The Malik Report
by George Malik on 05/23/11 at 11:43 PM ET
On Saturday, SportsBusiness Journal’s Liz Mullen provided the most notable NHL-rleated “Tweets” in a long time by stating that NHL deputy commissioner BIll Daly informed the audience at the Sports Lawyers Association’s conference in Washington, DC, that the salary cap would rise to somewhere between $60.5 to $63.5 million next season, depending on whether the NHL’s revenues exceed $3 billion and/or whether the NHLPA applies its 5% cap inflator. Today, the Montreal Gazette’s Pat Hickey confirms the news:
The cap is based on hockey related revenue and Daly told the group, which included a number of salivating agents, that the NHL is expecting to post record revenue of close to $3 billion for the 2010-11 season. That’s an increase of more than $200 million from the previous season.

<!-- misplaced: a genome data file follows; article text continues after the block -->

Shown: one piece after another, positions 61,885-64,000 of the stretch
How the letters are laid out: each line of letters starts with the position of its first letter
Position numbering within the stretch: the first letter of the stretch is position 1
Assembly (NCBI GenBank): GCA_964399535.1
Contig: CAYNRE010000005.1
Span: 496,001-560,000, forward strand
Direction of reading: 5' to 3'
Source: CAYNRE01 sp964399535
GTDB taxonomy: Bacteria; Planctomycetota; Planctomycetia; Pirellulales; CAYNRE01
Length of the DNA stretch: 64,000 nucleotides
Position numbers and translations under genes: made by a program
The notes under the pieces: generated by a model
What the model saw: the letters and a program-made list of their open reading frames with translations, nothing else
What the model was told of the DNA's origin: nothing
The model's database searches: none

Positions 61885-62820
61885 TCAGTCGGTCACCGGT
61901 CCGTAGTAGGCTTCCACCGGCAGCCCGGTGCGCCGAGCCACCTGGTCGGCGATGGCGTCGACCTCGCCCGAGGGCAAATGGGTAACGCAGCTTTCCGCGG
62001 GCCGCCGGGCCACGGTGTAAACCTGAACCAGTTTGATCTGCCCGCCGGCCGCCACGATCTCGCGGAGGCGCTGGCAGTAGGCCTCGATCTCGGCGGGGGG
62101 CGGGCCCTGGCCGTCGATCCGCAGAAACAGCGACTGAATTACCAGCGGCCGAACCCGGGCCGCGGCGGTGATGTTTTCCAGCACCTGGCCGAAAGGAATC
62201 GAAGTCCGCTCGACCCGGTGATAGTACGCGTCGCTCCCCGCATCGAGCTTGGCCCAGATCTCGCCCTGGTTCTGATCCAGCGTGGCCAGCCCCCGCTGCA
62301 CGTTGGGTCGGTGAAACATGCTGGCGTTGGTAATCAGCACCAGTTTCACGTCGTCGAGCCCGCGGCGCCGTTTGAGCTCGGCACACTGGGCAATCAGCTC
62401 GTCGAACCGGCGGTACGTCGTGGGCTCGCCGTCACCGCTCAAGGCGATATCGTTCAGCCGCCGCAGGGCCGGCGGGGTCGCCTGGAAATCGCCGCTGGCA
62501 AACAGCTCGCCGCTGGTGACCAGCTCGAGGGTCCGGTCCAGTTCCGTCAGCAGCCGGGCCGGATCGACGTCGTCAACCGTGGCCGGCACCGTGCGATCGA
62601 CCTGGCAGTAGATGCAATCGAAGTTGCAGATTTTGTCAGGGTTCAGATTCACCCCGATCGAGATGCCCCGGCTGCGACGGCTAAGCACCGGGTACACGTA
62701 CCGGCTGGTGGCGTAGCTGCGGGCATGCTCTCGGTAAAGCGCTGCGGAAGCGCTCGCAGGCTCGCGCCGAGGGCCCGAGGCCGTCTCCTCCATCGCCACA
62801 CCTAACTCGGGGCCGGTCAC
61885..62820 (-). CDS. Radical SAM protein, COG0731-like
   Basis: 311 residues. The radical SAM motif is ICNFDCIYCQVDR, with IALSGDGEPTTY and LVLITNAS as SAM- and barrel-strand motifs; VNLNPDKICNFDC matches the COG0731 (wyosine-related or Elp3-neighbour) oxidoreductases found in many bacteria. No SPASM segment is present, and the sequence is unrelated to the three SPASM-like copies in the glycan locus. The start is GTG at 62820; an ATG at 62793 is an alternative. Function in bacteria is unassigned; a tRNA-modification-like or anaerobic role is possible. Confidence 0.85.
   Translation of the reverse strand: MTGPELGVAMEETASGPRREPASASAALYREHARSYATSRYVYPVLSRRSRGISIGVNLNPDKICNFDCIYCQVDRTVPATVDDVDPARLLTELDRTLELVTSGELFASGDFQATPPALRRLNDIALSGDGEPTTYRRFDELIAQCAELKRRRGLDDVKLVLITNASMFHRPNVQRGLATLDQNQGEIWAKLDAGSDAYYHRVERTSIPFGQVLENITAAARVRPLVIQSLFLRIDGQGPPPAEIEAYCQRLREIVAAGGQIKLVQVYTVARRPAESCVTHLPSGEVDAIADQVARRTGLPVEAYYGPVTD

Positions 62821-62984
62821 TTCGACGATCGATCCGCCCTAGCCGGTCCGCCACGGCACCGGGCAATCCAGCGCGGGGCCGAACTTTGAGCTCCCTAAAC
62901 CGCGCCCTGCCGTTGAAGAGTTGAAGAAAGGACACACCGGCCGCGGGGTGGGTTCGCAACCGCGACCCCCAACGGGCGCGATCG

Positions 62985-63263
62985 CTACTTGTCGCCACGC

Since the CBA was reached after the 2004-05 lockout, league-wide revenues have increased by $750-800 million and the cap has increased by more than $20 million a team. The salary cap last season was $59.4 million and Daly said that it could jump to between $60.5 million and $63.5 million for next season.
But the salary cap increase won’t be good news for all teams. As the cap goes up, so does the floor. That’s the minimum amount of money a team has to pay for its players and that will create a burden for some of the NHL’s have-nots. While overall revenue is up, we continue to hear stories about major losses in Columbus, Atlanta, Long Island, Florida and, of course, Phoenix which has been kept on life support by the NHL. You might recall that the NHL owners said the lockout was necessary because the average salary had reached $1.8 million. The average salary is currently more than $2.3 million.
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